5 Things learned from Couples photography: Nick and Paulina / Old Quarry, kanata

1. be confident and clear with instructions

I like couple/engagement photos that are candid, fun, and editorial. Achieving this was easier said than done. How do I get a couple to pose as if they are going to be in a lifestyle magazine, but also have them act/look naturally? It seems counter-intuitive. I spent hours reading blogs and watching youtube videos of how to photograph couples, where to put their hands, which angle is more flattering, how to make it look natural, etc. I even brought a page of my notes so that I can refer to it during the photo shoot. I was still a bit nervous, but having done my homework gave me confidence to walk Nick and Paulina through the various poses I wanted them to do. Of course, it helped that both Nick and Paulina were natural at this! Bottom line: being confident can lead to clearer instructions, and ultimately good photos. 

2. "Almost kisses" are just as good as actual kisses. 

There is absolutely nothing wrong with full lip-on-lip photos and we had numerous shots of this during this photo session.  But just telling the couple to kiss and snap photos of said kissing can sometimes lead to shots that are awkward or appear forced. Almost kisses, on the other hand, appears more natural; it tells a story, it leads to a moment (the kissing), and to me, it looks more romantic. For the shot above, the instruction I gave was: lean in and almost kiss..and then hold it there. In hindsight, I could have been more clear. I also could have just told Nick and Paulina to lean in very, very slowly for a kiss, and proceed to snap photos before their lips touch. 

3. be mindful of appendages

This is an issue that I have not just with couple/engagement photography, but with any photography involving people: I always forget their appendages. More specifically, I forget that their fingers/hands exist! Check out this photo (side) of Nick and Paulina. It is a pretty traditional pose/photos; they are close to one another, both are smiling, and Paulina's pose is great with her hands of her hips, showing the engagement ring. What I should have done, however, was tell Nick to put his right hand in his pocket, so that it does not hang in there awkwardly and forgotten. This is not Nick's faults - most guys, including myself, generally don't know what to do with our hands when being photographed. The onus is on the photographer to tell the subject what looks good. It is not a significant mistake in this case, and some may not notice it at all, but it could be the difference between a good and a great photo!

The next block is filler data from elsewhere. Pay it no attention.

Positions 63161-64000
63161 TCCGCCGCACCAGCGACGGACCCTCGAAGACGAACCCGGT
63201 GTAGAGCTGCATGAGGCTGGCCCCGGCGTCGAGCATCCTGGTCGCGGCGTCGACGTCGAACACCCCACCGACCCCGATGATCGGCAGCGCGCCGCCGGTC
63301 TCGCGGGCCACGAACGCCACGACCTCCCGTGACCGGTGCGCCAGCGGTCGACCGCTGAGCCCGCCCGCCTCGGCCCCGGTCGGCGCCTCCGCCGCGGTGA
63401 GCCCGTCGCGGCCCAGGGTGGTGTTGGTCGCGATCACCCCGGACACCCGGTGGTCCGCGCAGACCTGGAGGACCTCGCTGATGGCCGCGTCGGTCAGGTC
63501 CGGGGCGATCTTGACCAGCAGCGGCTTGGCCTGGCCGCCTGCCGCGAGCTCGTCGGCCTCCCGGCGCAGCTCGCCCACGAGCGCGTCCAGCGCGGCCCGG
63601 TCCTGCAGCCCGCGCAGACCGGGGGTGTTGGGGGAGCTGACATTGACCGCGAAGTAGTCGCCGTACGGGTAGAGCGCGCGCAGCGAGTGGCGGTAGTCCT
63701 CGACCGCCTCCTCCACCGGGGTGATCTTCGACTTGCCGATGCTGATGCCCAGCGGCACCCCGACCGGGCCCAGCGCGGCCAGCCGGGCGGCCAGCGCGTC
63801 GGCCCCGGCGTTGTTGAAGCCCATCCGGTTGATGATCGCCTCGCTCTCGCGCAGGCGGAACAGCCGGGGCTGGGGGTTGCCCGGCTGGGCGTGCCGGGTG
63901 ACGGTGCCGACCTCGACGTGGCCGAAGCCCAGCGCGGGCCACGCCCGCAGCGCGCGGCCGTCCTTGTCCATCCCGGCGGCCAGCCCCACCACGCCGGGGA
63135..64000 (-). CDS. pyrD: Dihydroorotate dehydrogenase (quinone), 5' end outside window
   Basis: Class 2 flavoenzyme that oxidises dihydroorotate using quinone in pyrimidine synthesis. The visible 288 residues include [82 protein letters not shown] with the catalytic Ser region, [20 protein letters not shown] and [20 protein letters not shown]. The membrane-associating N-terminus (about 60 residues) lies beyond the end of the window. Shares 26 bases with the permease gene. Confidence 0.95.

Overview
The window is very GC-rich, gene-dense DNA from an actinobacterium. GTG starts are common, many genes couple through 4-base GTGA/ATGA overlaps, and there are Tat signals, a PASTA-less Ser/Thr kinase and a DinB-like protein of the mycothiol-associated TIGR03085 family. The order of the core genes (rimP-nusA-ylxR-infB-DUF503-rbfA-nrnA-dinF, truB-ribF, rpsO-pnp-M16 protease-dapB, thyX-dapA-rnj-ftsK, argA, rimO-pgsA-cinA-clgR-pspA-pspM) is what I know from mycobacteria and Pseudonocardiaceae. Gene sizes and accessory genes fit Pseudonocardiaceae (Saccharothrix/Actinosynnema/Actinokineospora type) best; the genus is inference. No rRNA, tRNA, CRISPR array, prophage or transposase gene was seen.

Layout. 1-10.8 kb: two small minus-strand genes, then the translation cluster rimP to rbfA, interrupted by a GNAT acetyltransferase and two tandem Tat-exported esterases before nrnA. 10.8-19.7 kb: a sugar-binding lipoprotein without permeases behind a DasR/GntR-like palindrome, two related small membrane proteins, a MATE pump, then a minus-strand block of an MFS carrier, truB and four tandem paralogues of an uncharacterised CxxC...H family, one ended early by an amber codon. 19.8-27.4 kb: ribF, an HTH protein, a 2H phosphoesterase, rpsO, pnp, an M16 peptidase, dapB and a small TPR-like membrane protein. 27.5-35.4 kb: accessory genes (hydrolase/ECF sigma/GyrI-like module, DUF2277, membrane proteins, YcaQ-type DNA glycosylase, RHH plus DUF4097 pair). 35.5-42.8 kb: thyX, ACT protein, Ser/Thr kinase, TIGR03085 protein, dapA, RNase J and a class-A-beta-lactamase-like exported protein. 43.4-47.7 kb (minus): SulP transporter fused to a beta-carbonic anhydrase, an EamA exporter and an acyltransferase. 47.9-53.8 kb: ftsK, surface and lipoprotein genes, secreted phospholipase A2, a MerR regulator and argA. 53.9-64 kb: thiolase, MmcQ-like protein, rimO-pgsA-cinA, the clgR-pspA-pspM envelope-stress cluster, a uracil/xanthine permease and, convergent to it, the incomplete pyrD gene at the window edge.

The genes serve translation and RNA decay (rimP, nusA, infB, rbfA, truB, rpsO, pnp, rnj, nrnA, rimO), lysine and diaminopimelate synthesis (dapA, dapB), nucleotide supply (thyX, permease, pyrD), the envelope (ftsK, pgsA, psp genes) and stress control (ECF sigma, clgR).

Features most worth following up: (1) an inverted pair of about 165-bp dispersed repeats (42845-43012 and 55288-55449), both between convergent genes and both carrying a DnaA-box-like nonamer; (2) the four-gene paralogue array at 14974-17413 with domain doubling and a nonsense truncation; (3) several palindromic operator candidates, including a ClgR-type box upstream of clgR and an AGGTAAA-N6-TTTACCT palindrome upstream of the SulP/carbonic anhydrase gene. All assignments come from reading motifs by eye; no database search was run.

4. Chimping is good!

"Chimping" is a term that photographers use to refer to the act of frequently looking at the back of the camera after every image, or spending too much time reviewing images and not enough time taking photos. Chimping during a couple/engagement photography, however, is not necessarily a bad thing, especially if you are chimping with the couple you are photographing. Reviewing photos after every pose or every five shots, for example, is a good way to see that your settings are still correct, that lighting hasn't changed, or that the couple is in focus. Chimping with the couple can also allow them to see how they look, whether they need to change something about their poses, whether they are happy with where their hair is, and so on. It is important to note that what looks good to you as a photographer might not necessarily be what your subjects want/like. Chimping provides you with that immediate feedback you need to either correct mistakes or change your approach depending on the couple's preferences. There is nothing worse than seeing all your mistakes during post-editing.

5. I should have stepped back. 

I regret not stepping back and taking photos of Nick and Paulina from afar. We have a few shots of them walking away together, but for the most part, their shots were fairly close up. Photos from a distance provides a different perspective of the couple. It can be more candid, it can be more effective at telling a story, they can have a bit of space between them, and again, it is more natural - as if I happen to just stumble upon them during their morning walks! For my next couple photo shoot, I will make sure that this is remedied!

A big thank you to Nick and Paulina for letting me photograph them on this cold, Sunday morning. Kanata's Old Quarry Trail was slippery as hell. 

Sheen Andola

Mocha Tree Studios, 378 Gallantry Way, Ottawa, ON, K2S